With South Korea emerging as a major defence producer, its KAI T-50 trainer and light attack jet has emerged as perhaps the most formidable platform of its kind - far surpassing European made alternatives and a close contender with the Chinese JL-10. Indeed, the design was so sophisticated that the South Korean military had intended to develop the T-50 into a fully capable fighter jet comparable to the F-16 Fighting Falcon, deploying superior radar systems for air to air engagements and modifying the design to allow the jets to incorporate American made AIM-120 air to air missiles - which depending on the variant used would give it an engagement range of 75 or 105km against enemy aircraft. This option was scrapped in favour of investment in an alternative weapons program, the KAI KF-X stealth fighter, which is set to provide the Korean Air Force with a fifth generation fighter jet comparable to but considerably cheaper than the U.S. F-35A.
While marketed primarily as a trainer, the T-50 is also highly capable in a combat role and has been popular with a number of states facing insurgencies domestically, for which the aircraft’s reliability and low operational costs are highly prized over more costly and specialised combat jets. Iraq and the Philippines in particular, both engaging Islamic State militants on the ground and seeing considerable territories occupied by jihadist forces, have been leading clients for the South Korean jet. The fighter has reportedly been so successful that the Philippines Air Force is looking to acquire a further 12 fighters, doubling the size of the existing fleet. According to Defence Secretary Delfin Lorenzana, President Rodrigo Duterte had personally ordered a follow on procurement “when he saw how effective (the fighter) was” in combat against jihadist militants in Marawi City in 2017. “We may acquire an additional 12 but it depends on what kind of build up the air force wants,” Minister Lorenzana continued. The country's Air Force has prioritised acquiring further T-50 jets over the purchase of light fighters such as the F-16.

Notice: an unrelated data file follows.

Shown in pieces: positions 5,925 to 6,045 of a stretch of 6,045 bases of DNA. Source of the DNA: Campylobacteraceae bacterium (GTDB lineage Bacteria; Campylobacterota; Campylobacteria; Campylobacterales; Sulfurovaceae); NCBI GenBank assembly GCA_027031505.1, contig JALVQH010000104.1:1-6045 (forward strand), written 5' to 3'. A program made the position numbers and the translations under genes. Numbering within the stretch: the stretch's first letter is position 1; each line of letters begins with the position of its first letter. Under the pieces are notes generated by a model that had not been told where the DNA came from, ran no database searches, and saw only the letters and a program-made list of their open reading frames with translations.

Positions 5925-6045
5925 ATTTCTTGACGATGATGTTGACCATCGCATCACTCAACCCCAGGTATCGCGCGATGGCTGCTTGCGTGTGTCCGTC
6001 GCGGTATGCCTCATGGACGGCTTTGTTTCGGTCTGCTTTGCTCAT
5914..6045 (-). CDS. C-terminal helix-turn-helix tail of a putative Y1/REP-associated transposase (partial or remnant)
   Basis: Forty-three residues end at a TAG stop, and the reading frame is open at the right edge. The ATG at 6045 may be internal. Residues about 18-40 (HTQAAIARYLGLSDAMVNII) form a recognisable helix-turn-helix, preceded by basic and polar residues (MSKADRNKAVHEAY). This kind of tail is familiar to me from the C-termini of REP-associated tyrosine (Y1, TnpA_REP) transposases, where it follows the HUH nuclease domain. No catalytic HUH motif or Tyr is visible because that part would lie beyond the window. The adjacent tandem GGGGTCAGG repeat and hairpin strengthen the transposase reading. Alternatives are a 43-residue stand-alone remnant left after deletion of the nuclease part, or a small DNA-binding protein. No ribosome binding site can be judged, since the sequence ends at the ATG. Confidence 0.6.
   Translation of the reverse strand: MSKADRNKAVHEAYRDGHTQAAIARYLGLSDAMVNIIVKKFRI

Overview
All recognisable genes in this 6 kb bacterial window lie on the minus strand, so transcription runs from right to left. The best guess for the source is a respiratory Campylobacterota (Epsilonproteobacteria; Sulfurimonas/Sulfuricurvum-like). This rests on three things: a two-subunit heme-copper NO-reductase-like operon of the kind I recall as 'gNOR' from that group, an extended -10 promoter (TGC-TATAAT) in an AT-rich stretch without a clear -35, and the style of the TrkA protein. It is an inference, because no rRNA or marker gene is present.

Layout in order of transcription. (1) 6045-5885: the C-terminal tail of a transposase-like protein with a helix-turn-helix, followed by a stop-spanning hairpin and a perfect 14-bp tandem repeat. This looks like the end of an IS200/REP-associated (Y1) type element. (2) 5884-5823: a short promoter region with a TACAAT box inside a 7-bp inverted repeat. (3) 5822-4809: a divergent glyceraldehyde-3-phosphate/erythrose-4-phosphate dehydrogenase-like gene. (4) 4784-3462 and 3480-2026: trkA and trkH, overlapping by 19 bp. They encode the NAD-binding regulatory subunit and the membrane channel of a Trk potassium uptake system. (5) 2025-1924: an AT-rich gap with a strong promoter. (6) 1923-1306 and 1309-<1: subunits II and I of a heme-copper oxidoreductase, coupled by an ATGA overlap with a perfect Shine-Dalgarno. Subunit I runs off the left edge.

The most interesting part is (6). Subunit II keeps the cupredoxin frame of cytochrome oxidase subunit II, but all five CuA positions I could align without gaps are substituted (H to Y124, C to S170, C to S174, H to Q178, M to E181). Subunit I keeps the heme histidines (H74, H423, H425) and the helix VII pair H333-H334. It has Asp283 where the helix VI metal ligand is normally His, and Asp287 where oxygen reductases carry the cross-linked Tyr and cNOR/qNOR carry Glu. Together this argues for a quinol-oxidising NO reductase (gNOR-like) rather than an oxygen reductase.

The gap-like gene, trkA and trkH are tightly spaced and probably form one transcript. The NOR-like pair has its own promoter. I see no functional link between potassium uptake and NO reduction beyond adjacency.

The success of the T-50 has come as part of South Korea’s drive to become one of the world’s major defence producers, a goal on which it is well on its way to achieving with a number of cutting edge weapons systems having been developed entirely indigenously. Korean Sejong the Great Class destroyers, K9 mobile artillery pieces and K2 Black Panther battle tanks have long been considered the most capable systems of their kind in the world, while the country has moved to expand its market share in a number of fields long held by Western producers. The F-15K Slam Eagle, 40% of which is Korean made, is also considered the most sophisticated variant of the F-15 ever designed. Marketing of the KAI KUH-1 Surion twin engine helicopters to the Philippines to replace Bell 412 Canadian platforms, the acquisition of which had been cancelled by Manilla due to extensive terms imposed by Ottawa for the aircrafts’ use which were viewed as interference in the country’s domestic affairs, has been but one example. Ultimately South Korea is set to continue to develop its arms industries considerably, and despite an inter Korean detente under the Moon Jae In administration the new President has if anything further encouraged an expansion of the country’s defence industry. Whether the KF-X stealth fighter, set to be marketed as a low cost alternative to the F-35A, will go on to see the same success as the T-50 jets, remains to be seen - but this remains a considerable possibility.